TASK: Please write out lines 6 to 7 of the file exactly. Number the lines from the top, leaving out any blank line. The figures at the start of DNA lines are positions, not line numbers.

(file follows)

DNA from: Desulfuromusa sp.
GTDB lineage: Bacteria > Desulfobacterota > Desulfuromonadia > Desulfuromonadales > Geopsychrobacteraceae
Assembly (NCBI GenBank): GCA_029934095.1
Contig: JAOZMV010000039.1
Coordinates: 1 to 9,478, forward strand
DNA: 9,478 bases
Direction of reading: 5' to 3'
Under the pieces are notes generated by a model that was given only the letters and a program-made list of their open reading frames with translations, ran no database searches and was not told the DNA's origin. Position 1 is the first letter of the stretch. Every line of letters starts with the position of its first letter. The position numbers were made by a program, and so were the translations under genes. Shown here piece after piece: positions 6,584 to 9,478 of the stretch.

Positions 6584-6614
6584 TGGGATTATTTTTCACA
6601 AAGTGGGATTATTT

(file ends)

DNA: 9,478 bases
Direction of reading: 5' to 3'